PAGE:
in Geology

    Choice of a Drilling Method

    Whether drilling is designed to test the grade and width of an orebody, to find new ore, or merely to secure geological information, the choice of a method usually lies between churn drilling and diamond drilling. The principal factors which influence the choice are the nature of the information required, the shape and attitude of the target, and the physical nature of the ground. The respective advantages of churn drills and diamond drills are indicated in Table 4.

    The chief advantage of the churn drill apart from possible economy is that it cuts a hole of relatively broad diameter and thereby yields a large and representative sample. The best results and costs are obtained in rocks that are soft to medium hard, provided they do not slump or cave readily into the hole. But, with heavy equipment, rather hard rocks can be penetrated without great difficulty. The churn drill is used to best advantage in drilling prospect holes through flat and moderately inclined mineralized zones of considerable horizontal extent, in which the valuable metal content is rather evenly distributed. Therefore, churn drills, with various modifications, are widely used for prospecting placer deposits, for blast-hole drilling, for prospecting mineral deposits in bedrock, and to determine stratigraphy. The so-called "porphyry copper" deposits have been explored largely by churn-drill operations.

    Much of the preliminary prospecting for ore in the Tri-State zinc region since 1928 has been done by boring churn-drill holes about onequarter mile apart in order to determine the stratigraphy, mineralization, and other pertinent data, and scores of square miles have been prospected by this method. More than 50,000 drill holes nave been completed in the district to date. The drilling depth ranges from a few feet to 500 feet, the average depth being about 300 feet.

    Diamond drilling competes with churn drilling under conditions where reasonably good core recovery can be expected, and under these conditions, for example, in the "porphyry" copper deposits, the present trend appears to be in favor of diamond drilling, partly because of the increased speed and economy of the modern type of bit, partly because the sample, although smaller than that from a churn drill, is more uniform in cross section and therefore, under favorable conditions, more accurate, and partly because of the advantage of recovering a sample intact in the form of a solid core. But if the rock is decomposed or friable or badly fractured, it does not yield a good core, and if the ground is very broken and cavernous, the bit gets wedged in the hole or the water escapes and fails to "return." In these unfavorable condi┬Čtions, diamond drilling is slow and expensive. In really hard rock, the diamond drill makes faster progress than the churn drill, provided the rock is uniform, but if it consists of hard veinlets or nodules in a soft matrix, the effect on bits is disastrous. In the Tri-State district, where the limestone contains chert and jasperoid in nodules and irregular masses and the rock is shattered in and around the orebodies, the diamond drill cannot compete with the churn drill.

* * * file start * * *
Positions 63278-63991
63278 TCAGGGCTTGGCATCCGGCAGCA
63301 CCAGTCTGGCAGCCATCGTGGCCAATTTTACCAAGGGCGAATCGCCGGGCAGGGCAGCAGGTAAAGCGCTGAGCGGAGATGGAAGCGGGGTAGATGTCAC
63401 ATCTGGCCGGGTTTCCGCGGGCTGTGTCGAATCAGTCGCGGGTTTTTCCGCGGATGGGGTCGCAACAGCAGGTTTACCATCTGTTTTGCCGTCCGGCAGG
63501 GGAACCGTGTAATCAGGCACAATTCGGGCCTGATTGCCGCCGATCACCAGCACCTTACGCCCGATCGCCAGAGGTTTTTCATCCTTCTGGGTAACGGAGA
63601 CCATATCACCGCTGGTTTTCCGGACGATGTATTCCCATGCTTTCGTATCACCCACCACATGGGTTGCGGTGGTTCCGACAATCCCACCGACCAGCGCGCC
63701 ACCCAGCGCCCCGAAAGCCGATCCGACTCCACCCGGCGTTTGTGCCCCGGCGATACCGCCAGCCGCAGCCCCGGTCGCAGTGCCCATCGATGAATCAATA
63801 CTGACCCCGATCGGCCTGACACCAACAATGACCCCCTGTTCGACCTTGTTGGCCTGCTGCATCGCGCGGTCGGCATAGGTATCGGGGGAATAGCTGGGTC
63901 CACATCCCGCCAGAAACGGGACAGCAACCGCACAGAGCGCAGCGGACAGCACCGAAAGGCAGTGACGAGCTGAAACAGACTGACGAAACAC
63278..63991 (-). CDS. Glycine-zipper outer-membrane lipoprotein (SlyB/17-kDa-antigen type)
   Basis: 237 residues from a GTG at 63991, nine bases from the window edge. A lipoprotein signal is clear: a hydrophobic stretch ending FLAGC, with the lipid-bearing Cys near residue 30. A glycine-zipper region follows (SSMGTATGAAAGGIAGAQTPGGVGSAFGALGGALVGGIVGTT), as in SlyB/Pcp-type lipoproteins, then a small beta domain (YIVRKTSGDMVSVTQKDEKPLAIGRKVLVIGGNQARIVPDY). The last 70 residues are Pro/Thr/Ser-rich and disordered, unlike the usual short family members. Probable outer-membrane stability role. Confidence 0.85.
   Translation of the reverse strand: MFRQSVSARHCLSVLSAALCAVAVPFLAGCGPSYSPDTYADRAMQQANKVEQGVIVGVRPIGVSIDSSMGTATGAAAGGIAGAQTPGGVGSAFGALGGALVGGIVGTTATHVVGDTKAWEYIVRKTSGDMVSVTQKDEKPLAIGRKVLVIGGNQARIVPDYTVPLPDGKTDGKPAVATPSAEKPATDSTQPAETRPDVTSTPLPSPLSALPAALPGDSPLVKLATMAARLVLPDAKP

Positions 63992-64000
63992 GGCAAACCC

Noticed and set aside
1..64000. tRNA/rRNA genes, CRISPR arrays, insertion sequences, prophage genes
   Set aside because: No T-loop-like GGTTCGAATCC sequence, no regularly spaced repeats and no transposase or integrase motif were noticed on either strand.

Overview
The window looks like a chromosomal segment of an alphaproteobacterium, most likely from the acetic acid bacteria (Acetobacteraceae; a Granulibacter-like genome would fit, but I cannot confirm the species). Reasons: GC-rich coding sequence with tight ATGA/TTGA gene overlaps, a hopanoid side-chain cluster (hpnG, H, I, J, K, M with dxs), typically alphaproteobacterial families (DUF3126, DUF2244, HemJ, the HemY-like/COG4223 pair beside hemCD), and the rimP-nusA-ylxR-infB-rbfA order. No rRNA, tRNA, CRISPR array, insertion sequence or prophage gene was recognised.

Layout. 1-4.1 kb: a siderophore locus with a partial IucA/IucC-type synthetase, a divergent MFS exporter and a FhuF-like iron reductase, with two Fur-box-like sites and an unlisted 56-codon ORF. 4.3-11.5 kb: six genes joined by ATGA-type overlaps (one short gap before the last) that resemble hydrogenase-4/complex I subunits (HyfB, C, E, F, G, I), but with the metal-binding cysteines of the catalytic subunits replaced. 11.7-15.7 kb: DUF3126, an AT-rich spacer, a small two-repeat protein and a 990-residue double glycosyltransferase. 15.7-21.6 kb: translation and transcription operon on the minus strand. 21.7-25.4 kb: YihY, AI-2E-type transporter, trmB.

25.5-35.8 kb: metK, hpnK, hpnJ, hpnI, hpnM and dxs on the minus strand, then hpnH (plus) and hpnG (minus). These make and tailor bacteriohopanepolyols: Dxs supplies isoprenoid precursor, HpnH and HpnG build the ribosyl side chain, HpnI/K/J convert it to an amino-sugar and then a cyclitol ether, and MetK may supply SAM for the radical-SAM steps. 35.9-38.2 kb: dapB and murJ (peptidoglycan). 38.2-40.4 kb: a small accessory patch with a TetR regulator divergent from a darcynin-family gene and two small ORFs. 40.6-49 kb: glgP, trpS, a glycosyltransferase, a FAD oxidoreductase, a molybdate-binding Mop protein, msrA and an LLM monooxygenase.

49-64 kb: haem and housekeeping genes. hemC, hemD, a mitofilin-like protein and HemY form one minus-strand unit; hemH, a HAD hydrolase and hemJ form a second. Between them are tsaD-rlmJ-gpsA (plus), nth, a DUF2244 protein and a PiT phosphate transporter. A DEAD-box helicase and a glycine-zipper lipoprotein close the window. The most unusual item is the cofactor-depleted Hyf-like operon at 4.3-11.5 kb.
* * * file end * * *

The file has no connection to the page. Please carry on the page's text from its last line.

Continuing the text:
Shot (calyx) drilling can compete with diamond drilling in rocks which are uniform and not too hard. In Northern Rhodesia, one of the few places where it has been used extensively in exploration for metals, it proved faster and cheaper than diamond drilling. However, the holes are less uniform in diameter, tend to deflect more, and can┬Čnot be drilled satisfactorily at angles flatter than 35 degrees from the vertical. Shot drills would be unsuitable for drilling iron ore because of the contamination of the sludge sample by particles of shot.

    Combinations of diamond and churn drilling are sometimes advantageous. Thus on the Mesabi Range, a churn drill may be used to dig a hole to bedrock, after which a diamond drill bores through the cherty taconite, and churn drilling is resumed when friable iron-formation is reached. For this purpose a string of rods similar to diamond-drill rods and equipped with a chopping bit is used instead of the usual churn-drilling cable and tools; the sludge is recovered by a stream of water as in diamond drilling.65 In the modification known as "structure drilling," the water is pumped down between the rods and the casing and rises through the inside of the rods. This method recovers cuttings in the form of relatively large fragments, which are desired for testing the susceptibility of iron ore to concentration by "washing."

    The diamond drill meets with no competition from the churn drill, of course, where the target can be reached most advantageously by flat or inclined holes. Therefore, diamond drilling is virtually the only method used in testing steeply dipping veins.

    Hammer drilling may compete successfully with diamond drilling both in speed and cost, where a large number of closely spaced short holes is needed. It is inconvenient for steep holes, especially upward, and its greatest disadvantage is that it does not yield a core sample.